After some time Bishop Fith made his way to Patrick, and joined his ‘family’ about the time that the Saint was setting out on his mission through Leinster. His help in that province would be particularly valuable, as he was connected with it by family ties of some kind, and had already laboured successfully therein. One great obstacle also to the spread of the Gospel was now removed by the death of Enna Cennselach about the year 445. He was succeeded by his son Crimthann, who, as we shall presently see, mainly by the influence of Dubthach, the arch-poet of Tara, became himself a Christian, and at the instance of Patrick, revoked his father’s decree and recalled the exiled sons of Cathbad to their own territory. So it came to pass that when Patrick was coming south through Kildare with Iserninus in his ‘family,’ as the latter had no place of his own, Patrick set him up as Bishop with Mac Tail in Old Kilcullen, but from the fact that two bishops were left there, we may gather that it was Patrick’s intention at a later period to re-establish, if he could, Iserninus in his old territory in Carlow. Meanwhile, he gave him regular jurisdiction in the place of his exile, that is South Kildare.

Now Patrick first set up his nephew Auxilius at the place now called Killashee, which is the form that best represents the pronunciation of the ancient Cell-Usaili—the Church of Auxilius. Auxilius was the son of Restitutus the Lombard and Liemania, sister of St. Patrick, of whom more will be found in an Appendix. He was, as we have seen, with St. Patrick when word was brought to them of the death of Palladius in North Britain, and he was one of those ‘ordained’ along with St. Patrick—the common account being that Auxilius was ordained a priest on that occasion and Iserninus a deacon. We may fairly infer from the fact of his not being placed in Meath, but in Leinster, that he did not accompany St. Patrick to Ireland, but came, most likely, with Iserninus at a later date, that is about 438, as stated in the Chronicon Scotorum. It is probable, too, that he joined St. Patrick soon after, and doubtless accompanied him during part of his missionary journeys in the North, or perhaps he may have remained all through with Iserninus, although there is no special reference to the fact. As it is highly probable that St. Patrick did not enter on the Leinster mission for some years after the death of Enna Cennselach, which took place about 445, we may fairly date his first visit to Leinster about 448, which will also mark the date of the appointment of Auxilius and Iserninus to their churches in Magh Liffè. The Scholiast on the Martyrology of Tallaght describes Auxilius, or Auxilinus, as he writes it, as ‘Coepiscopus et frater Patricii Episcopi;’ and he adds that he was son of Patrick’s sister, as well as the friend, spiritual father, and comarb of Patrick. ‘Comarb’ could only mean his destined successor in Armagh, that is after the death of Secundinus, which is given under date of 448. The word meant in both cases assistant bishop and destined successor to St. Patrick.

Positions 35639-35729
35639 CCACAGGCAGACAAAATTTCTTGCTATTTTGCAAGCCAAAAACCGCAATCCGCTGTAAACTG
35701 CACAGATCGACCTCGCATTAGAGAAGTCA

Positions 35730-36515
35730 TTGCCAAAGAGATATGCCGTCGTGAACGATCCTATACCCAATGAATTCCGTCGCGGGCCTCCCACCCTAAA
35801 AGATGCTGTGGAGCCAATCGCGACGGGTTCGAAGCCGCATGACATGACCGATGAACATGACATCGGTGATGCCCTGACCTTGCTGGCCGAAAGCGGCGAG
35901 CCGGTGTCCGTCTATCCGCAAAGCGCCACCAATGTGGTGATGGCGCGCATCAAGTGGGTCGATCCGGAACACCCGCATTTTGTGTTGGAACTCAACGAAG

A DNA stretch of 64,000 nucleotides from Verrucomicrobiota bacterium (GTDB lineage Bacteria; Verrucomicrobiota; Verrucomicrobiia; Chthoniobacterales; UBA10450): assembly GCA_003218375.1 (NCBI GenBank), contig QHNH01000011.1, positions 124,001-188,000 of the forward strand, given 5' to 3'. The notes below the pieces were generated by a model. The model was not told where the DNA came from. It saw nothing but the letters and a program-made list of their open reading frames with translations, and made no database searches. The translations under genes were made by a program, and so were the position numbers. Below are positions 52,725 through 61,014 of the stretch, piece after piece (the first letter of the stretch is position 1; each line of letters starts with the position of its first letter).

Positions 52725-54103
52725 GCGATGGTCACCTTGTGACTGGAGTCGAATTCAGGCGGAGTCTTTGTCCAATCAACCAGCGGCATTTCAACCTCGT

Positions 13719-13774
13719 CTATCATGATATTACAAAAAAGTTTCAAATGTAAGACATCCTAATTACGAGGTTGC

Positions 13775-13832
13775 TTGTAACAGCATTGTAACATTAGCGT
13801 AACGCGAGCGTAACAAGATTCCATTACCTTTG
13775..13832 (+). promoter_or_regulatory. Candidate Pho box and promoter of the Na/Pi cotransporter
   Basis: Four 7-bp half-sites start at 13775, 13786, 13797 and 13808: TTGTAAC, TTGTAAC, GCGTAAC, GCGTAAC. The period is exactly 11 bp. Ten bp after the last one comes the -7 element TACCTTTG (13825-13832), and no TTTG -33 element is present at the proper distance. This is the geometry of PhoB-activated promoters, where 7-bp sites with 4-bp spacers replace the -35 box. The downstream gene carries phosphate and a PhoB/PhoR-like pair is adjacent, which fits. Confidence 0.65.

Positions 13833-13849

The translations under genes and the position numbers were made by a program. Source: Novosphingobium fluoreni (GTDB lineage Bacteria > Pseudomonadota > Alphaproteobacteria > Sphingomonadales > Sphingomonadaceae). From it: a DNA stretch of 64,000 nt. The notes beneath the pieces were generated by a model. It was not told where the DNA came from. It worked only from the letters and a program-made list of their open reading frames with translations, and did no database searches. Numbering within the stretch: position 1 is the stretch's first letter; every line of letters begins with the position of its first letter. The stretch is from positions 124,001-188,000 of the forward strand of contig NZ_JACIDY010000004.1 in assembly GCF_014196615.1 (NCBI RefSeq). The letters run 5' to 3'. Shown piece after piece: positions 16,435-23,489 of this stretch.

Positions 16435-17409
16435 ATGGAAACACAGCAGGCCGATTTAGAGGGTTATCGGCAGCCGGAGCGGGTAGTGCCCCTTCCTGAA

It was thoughtful of St. Patrick to place the two old friends and fellow-students so near each other in the plains of Kildare. Killashee is not more than five miles north of Kilcullen. There is an ancient church there still—but not the Patrician church. A rather ancient Round Tower curiously erected on a square base has been utilised as the tower of a comparatively modern church. It is finely situated on a rising ground surrounded by fertile woodlands, and overlooking the valley in which Patrick so long ago baptised his converts in the Blessed Well, which still flows from beneath a hawthorn tree, as full and clear as on the day that Patrick and Auxilius blessed its waters and poured them on the heads of the kneeling throngs around them. Auxilius, after many labours and miracles, finished his holy life in his church at Killashee, about the year 455. It is not unlikely that the famous Synod, of which more shall be said hereafter, was held at this church of Killashee, for it was convenient to Kilcullen, and would also be a convenient place for Patrick to remain during his journeys through Leinster.

The name of Auxilius is also connected with the church of Cill O mBaird in Donegal; and the compilers of the Martyrology of Donegal who had special knowledge of the country attribute its foundation to him. It may be that when Auxilius first came to Ireland he joined Patrick at the opening of his mission in Donegal, which took place shortly after the arrival of Auxilius in Ireland, and so the Apostle placed him for a time in charge of that far-off church in Tirconnell. His ‘day’ is not fixed with certainty. By some it is given as March 19th; by others as July 30th, and the Martyrology of Donegal gives it at August the 27th, which is, most probably, the true date.

Kilcullen, where Patrick placed Iserninus, is a still more conspicuous site than that of Killashee. New Kilcullen is a modern village with a fine new church at the ancient pass across the Liffey, but Old Kilcullen is situated on the top of a high hill over the ancient road some two miles to the south. It commands a wide view of the fertile Plain of Kildare, and the windings of the Liffey from the point where it breaks through the Wicklow Hills at Ballymore all along its tortuous course to New-bridge, which can be distinctly seen about ten miles away to the north-west. The ruins of a very ancient church and some fine old crosses remain in the cemetery, which is crowded with graves, but not so much with weeds as some cemeteries are in other parts of the country.

Just one mile to the west of the church-yard rises the still higher hill of Dun Aillinne, crowned by what is beyond doubt one of the finest raths in Ireland. It must cover an area of not less than fifteen or twenty acres, and the earthen rampart around the brow of the hill is still almost perfect, so that a regiment of soldiers with quick-firing guns could hold it against an army. This hill, which rises up in perfect symmetry to the height of 600 feet, overlooks the whole country, and affords one of the finest prospects we have ever seen over as fertile, well-wooded, and well-watered a landscape as any part of Ireland can show. This beyond doubt is the Hill of Almhan, on which Finn and his famed warriors kept their court just two hundred years before Patrick built his church of Kilcullen on the twin summit to the east. The great road to the south ran between them; and no doubt Patrick there, as elsewhere, built his church near the king’s dun for protection in troublesome times. The other Hill of Allen, beyond Newbridge to the north-west, has not now a single trace of any ancient mound or rampart on its summit; and, so far as we can judge, was never used as a stronghold at any period in the far distant past.

The Tripartite says that besides Killashee and Kilcullen, Patrick founded other churches and cloisters in Magh Liffè. No doubt Donaghmore, on the south bank of the Liffey opposite Harristown, is one of these, although now it is little more than a name giving title to the parish. Still further east, as we have seen, there is a Kilpatrick, near Baltinglass, which if not founded on the return journey from Wicklow was, in all probability, founded at this period, or, perhaps, a little later on during a subsequent visit of Patrick to Killashee.